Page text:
Yesterday while editing, a storm partied outside reminding me who’s boss on Planet Earth: Mother Nature.
Salemas/Sarpa salsa. They have cute butterfly colourful pectoral fins, I’ve never noticed until editing.
In my eyes it was a storm. Wind’s strong when I can’t hear normal traffic outside. The wind yesterday screeched and groaned as it whipped around the apartment block never letting up. I know if I go outside it won’t be so bad as the noise of the wind makes it seem worse. 44kmph gusts aren’t storm strength, yet are still scary if you’re front line from the sea in the direction it comes in at (I’d poop my pants in any hurricane category). Nothing like a day back in August last year. The sun was hot, the water as warm as the air temp and calm. Today the sea’s raving as she crashes hardcore along the coastline.
This wrasse I think is a female Symphodus ocellatus. Not a Peacock wrasse/Symphodus tinca as I initially thought due to the dark spot on her tail. I only started to see her mid August onwards. Compared to the rainbow and ornate wrasses she was larger and wider from the side.
White sea bream/Dipodus sargus and its aeroplane wings.
Bogues/Boops boops. At first I thought these were baby fish! So tiny compared to the other fish.
A wrasseI or blenny I can’t ID.
Just a few more photos…Please continue reading!
Two banded sea bream/Diplodus Vulgaris.
Salema/Sarpa Salpa, Striped red mullet/Mullus surmuletus, maybe a blenny or striped red mullet, female rainbow wrasse/Coris julis, Striped sea bream/Lithognathus mormyrus, doing important fish stuff.
Either Golden grey mullets/Liza aurata or Thick grey mullets/Chelon labrosus. Unlike the sea breams and wrasses who stay a group and do their own thing within, going all over the place, mullets liked to follow my leader, going in more straight lines and curves. A lot more predator style compared the the forager fish. Super fast too.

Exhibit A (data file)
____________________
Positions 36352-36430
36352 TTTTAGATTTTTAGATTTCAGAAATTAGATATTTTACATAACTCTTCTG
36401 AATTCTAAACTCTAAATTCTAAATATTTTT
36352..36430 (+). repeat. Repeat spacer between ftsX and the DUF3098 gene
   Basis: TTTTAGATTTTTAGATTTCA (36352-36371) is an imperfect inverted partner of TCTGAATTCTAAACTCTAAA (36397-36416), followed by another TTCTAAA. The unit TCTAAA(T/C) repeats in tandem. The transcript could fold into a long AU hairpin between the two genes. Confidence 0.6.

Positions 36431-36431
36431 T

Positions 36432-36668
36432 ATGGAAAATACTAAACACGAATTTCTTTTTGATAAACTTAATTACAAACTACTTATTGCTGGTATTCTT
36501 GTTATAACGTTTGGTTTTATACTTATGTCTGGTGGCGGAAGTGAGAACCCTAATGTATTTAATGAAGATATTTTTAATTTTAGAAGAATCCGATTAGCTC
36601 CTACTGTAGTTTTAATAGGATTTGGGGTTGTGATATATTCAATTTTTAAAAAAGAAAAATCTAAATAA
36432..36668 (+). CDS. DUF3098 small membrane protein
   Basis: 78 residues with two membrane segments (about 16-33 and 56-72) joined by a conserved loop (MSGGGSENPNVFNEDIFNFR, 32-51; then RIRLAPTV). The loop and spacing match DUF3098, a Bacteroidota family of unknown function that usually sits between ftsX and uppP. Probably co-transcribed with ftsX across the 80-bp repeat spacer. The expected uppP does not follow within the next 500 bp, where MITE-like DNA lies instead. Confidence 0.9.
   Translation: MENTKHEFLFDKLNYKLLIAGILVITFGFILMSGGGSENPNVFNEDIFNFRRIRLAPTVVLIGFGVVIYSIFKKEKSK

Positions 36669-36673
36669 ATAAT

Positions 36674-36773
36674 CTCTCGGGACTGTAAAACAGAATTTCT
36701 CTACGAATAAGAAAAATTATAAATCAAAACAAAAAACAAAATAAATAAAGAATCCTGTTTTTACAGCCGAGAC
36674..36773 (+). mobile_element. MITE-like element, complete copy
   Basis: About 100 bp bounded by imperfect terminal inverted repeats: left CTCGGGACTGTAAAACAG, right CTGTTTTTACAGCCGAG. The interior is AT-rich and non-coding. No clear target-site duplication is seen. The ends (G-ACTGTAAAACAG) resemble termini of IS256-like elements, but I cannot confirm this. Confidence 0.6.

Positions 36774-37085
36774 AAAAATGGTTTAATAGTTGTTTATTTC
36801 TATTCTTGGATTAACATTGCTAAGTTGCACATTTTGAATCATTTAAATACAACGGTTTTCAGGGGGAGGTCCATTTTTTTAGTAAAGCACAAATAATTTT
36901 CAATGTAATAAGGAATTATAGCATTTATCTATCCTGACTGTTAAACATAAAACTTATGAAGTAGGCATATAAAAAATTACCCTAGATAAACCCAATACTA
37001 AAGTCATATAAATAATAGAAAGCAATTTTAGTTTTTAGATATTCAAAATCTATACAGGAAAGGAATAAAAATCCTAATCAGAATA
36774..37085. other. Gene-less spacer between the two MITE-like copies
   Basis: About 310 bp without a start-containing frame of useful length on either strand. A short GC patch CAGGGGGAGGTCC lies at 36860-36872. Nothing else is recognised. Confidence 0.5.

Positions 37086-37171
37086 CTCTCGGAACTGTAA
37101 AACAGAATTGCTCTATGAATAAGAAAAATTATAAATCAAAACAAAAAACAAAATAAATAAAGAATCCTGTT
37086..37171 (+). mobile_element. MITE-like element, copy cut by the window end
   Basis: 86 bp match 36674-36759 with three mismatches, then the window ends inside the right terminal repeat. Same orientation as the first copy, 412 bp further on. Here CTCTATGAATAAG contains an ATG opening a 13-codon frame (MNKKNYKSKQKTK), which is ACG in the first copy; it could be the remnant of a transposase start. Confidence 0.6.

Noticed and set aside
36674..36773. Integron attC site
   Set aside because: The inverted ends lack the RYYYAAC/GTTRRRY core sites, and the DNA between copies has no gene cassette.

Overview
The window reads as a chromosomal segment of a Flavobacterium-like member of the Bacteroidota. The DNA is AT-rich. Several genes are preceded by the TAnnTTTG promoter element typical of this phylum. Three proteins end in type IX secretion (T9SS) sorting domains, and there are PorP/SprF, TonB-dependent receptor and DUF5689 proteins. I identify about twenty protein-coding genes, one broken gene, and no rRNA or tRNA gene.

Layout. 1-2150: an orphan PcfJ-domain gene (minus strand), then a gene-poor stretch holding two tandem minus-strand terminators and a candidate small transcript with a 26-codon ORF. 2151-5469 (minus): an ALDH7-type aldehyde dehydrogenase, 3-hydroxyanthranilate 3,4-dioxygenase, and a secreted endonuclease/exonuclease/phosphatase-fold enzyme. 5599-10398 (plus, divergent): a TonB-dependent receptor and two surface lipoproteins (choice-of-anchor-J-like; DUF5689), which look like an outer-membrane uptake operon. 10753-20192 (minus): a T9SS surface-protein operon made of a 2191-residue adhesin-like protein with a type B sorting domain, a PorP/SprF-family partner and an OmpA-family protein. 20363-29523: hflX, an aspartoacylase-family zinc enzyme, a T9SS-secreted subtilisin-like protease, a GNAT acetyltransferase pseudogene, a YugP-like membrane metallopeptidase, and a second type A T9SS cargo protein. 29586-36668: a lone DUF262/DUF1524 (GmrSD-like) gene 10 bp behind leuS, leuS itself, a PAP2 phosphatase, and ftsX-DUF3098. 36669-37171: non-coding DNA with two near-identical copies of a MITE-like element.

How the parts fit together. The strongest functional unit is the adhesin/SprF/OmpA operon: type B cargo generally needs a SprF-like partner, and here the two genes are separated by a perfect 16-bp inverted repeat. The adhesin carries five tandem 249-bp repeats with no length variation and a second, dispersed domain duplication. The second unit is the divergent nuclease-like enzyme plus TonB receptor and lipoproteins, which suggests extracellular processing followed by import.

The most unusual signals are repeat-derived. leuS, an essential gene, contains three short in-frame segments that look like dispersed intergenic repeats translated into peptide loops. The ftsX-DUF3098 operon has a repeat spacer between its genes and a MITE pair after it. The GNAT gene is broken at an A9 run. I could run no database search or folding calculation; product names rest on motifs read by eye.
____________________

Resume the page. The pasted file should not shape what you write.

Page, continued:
Teenage striped sea breams/Lithognathus mormyrus. Some joined the rocks near the beach groin, most hang out close to sea floor near the shore.
Lone Bogue/Boops boops.
Two female Symphodus ocellatus.
My friends: Saddled sea bream/Oblada melanura cloud. Saddled sea breams are always the first to check out the humans. I swear one warned me of a swimmer I didn’t see. I was swimming back where few fish hang out as the bottom’s sandy when all of a sudden one came out of nowhere stopping right in front of me. Both of us were WTF! We didn’t expect to see each other. Had we not, I would have crashed into swimmer (open water swimmer) retuning back. I look up regularly snorkelling and swimming back to check, however there’s always one near miss. Maybe it warned me, maybe it didn’t.
Female Rainbow wrasse/Coris julis and Striped red mullet/Mullus surmuletus. In this area they’re always foraging the rocks together. The female Rainbow wrasses preferring the rocks, the males foraging on the outer rocks nearer open water always accompanied by Striped red mullets.
Saddled sea bream/Oblada melanura
Gilt-head sea bream/Sparus aurata. These are giants compared to other sea breams. Kinda shy and super fast. I only saw one last year.
Giant next to the White sea breams/Diplodus vulgaris.
Thank you for stopping by if you’ve go this far! If I’ve ID any of the fish incorrect, please say in the comments below!